The Bike in Winter: Observations and Inspirations from the Winter Cycling Congress

By Steven Bercu (@bicycleurbanist) & Becca Wolfson

In winter, much of the world’s ornamentation, its foliage, its riot of color, falls away.  We are faced with things in their essential nature: the bare branches of trees, the traces of our breath, gratitude for closest friends and loved ones, and the basic challenge of moving from Point A to Point B.

The fifth annual Winter Cycling Congress, held earlier this month in Montreal, had no official theme.  But the theme could have been Paring Away: the search for what is most essential during the still, cold, dark season.  Here we present some highlights and meditations from our time among others who ponder and practice winter bicycle use in its various forms.


Riders en route to the Winter Cycling Congress in Montreal. Photo credit: @wintercyclingcongress



A warm conference welcome, on a cold day, from Jean-Francois Pronovost of Velo Quebec. Photo credit: @wintercyclingcongress



Conference goers setting out on a guided infrastructure tour, on Bixi [bike share] bikes, with layers to protect them from the -1 degree weather! Photo credit: @wintercyclingcongress



On the first morning of the conference, we met Pekka Tahkola, Vice President and a founder of the young Winter Cycling Federation.  Pekka hails from Oulu, a city in northern Finland that hosted the first Winter Cycling Congress in February 2013.  Oulu, where 42% of the populace bicycles during winter at least to some extent, is in some sense the spiritual home of winter bicycling.  Pekka told the story of bumping into a 91-year-old man at an Oulu bike shop who rides through the winter with his 86-year-old ladyfriend: “The gentleman is well preserved due to spending half his life in a freezer.”

Truly, the people of Oulu (Ouluians?) have turned their cold climate into a virtue.  To keep its estimable network of multi-use paths (a network that crisscrosses the downtown) operational during the cold season, Oulu has pioneered an unorthodox approach.  Completely eschewing the use of salt, the city instead allows paths to remain covered with a thin layer of hard-packed snow, which crews keep groomed using a toothed plow blade that leaves grooved ridges.  This surface offers sufficient traction for bicycles, and the system apparently works quite well provided that temperatures remain consistently cold—historically this was never an issue during the long Oulu winter.  Cycles of thawing and freezing, leading to ice conditions, work against the Oulu method, and Pekka noted that climate change is leading Oulu to begin rethinking its approach.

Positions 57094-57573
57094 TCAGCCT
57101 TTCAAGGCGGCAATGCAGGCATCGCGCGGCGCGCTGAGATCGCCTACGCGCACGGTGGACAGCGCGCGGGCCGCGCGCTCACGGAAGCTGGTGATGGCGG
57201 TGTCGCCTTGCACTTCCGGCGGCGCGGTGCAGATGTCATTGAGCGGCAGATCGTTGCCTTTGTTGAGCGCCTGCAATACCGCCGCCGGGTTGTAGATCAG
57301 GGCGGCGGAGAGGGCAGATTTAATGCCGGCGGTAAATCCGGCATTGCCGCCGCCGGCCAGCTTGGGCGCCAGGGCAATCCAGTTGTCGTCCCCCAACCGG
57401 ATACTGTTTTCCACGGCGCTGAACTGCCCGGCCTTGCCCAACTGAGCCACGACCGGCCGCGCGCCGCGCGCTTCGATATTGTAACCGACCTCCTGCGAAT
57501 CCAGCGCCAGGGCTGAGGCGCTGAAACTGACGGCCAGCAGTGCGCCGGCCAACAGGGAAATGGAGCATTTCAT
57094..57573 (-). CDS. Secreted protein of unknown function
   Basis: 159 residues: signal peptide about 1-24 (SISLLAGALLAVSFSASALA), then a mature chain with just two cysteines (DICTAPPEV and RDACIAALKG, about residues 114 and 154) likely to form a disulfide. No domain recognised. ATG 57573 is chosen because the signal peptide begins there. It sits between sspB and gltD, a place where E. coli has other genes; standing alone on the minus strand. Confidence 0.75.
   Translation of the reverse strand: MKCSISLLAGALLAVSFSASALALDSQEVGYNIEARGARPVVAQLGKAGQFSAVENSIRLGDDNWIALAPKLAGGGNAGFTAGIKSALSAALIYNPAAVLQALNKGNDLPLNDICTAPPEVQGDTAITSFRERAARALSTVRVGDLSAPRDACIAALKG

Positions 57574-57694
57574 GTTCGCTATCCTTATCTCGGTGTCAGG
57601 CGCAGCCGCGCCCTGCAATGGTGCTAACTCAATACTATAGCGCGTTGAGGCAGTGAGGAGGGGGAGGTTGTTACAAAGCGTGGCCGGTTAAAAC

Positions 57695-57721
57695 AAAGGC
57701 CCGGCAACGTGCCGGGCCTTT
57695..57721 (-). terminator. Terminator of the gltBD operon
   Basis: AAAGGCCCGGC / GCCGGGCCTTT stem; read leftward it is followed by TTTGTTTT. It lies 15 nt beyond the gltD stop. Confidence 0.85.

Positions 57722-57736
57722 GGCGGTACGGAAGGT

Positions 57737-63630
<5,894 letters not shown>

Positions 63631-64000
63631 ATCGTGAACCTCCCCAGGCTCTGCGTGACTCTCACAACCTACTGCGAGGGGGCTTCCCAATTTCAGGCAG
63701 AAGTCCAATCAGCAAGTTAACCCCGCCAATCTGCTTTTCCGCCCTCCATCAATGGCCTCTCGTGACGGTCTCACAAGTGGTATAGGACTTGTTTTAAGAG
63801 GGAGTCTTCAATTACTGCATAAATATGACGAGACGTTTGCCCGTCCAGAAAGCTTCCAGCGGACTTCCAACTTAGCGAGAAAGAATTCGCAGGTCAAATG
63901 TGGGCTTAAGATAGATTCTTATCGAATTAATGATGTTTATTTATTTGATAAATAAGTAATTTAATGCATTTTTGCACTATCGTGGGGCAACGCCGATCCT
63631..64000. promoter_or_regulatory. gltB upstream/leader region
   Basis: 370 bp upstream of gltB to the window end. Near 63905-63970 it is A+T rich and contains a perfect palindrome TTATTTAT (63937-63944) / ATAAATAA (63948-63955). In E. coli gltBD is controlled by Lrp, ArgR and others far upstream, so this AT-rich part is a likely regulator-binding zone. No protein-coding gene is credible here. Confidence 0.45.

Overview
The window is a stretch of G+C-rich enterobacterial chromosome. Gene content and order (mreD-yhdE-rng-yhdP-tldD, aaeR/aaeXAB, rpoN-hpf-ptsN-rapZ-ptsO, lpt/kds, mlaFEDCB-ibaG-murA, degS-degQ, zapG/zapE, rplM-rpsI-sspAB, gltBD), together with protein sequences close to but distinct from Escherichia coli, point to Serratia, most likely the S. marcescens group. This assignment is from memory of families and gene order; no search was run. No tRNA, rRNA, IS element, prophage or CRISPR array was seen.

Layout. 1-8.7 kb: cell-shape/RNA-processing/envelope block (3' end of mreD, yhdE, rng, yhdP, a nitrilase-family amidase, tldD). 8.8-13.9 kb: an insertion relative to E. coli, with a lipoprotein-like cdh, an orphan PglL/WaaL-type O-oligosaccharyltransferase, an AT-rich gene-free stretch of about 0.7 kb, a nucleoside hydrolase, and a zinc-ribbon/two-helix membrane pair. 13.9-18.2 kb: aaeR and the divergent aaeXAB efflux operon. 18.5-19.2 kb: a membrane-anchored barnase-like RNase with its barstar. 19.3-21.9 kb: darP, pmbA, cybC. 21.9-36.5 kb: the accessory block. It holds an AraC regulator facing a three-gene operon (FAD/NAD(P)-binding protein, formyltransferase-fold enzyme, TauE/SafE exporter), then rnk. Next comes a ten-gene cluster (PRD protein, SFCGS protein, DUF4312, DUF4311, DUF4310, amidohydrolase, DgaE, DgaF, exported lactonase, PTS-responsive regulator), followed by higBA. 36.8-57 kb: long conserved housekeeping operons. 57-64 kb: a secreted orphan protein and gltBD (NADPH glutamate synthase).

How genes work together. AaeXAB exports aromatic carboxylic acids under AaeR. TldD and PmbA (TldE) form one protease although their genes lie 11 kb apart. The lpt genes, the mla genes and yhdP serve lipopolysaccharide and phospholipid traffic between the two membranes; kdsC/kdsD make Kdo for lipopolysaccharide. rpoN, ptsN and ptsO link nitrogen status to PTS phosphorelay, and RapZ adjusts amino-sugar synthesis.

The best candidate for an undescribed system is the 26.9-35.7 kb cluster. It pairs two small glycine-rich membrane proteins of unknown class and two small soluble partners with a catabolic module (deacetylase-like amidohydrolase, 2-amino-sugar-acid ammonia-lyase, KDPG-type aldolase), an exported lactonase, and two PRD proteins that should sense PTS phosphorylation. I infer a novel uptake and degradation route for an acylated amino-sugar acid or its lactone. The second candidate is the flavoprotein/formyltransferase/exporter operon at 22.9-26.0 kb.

Continue reading The Bike in Winter: Observations and Inspirations from the Winter Cycling Congress

Internships at the Bike Union!

Are you passionate about biking as a means of transportation? Do you want to make a difference in peoples’ lives through improving the built environment and increasing safety on our streets? Do you want to learn or teach others how to repair bikes? Apply for an internship with the Boston Cyclists Union!

Interning at the Bike Union is a great way to gain experience in urban planning and active transportation, or non-profit management, while having a direct impact in the neighborhoods we serve. Every intern learns a wide variety of skills, from how to run large-scale campaigns for better biking, to managing data and communications. The Union also offers opportunities to meet new people and connect with the bike culture at events that happen every week, or as much as six times a week in the summer time, and of course, you can also learn everything you ever wanted to know about bikes and how to fix them.

The Bike Union is looking for candidates with skills and interests in the following fields:

  • Urban Planning/GIS/Research and Data Analysis
  • Non-Profit Development/Graphic Design/Communications
  • Bike Repair and Program Management

All interns at the Bike Union share some responsibilities (for example: data entry) but an intern’s specific area of interest and skills determine the primary focus of their work. Click here to read the descriptions of each position.

Come to the LMA Bike Summit tomorrow!


Help us get this massive Vision Zero safety bill passed by the state legislature!

The Bike Union, along with our partners in the Massachusetts Vision Zero Coalition including MassBike, Livable Streets Alliance and WalkBoston, have been working with State Legislators, led by Senator Brownsberger and others, to file a road safety omnibus bill!

The bill, An Act to Reduce Traffic Fatalities, would take a number of steps to improve safety for people biking, walking and driving.  We’re thrilled that two policies that the Bike Union championed at the local level that have been adopted by the City of Boston – side guards and truck safety measures as well as improved bicycle crash reporting – have been elevated to be adopted state-wide in this legislation.
The bill also includes, among other provisions,
  • Lowering default speed limit on state highways and parkways in thickly settled areas from 30mph to 25mph
  • Allowing municipalities to install limited traffic safety cameras exclusively for speeding and red light & right turn violations
  • A statewide biking & pedestrian safety curriculum for elementary school students, and more!
This bill could be the most impactful step towards bike safety since the last Bike Safety Omnibus Bill was passed in 2008!
In order for this bill to move forward it needs co-sponsors! Our friends at MassBike have a list of current co-sponsors that you can see here. You can click here to generate a letter that you can send to your State Legislators! The linked form will also allow you to figure out who your Legislators are by entering your address.
It only takes a few minutes! Help us make our streets safer for everyone!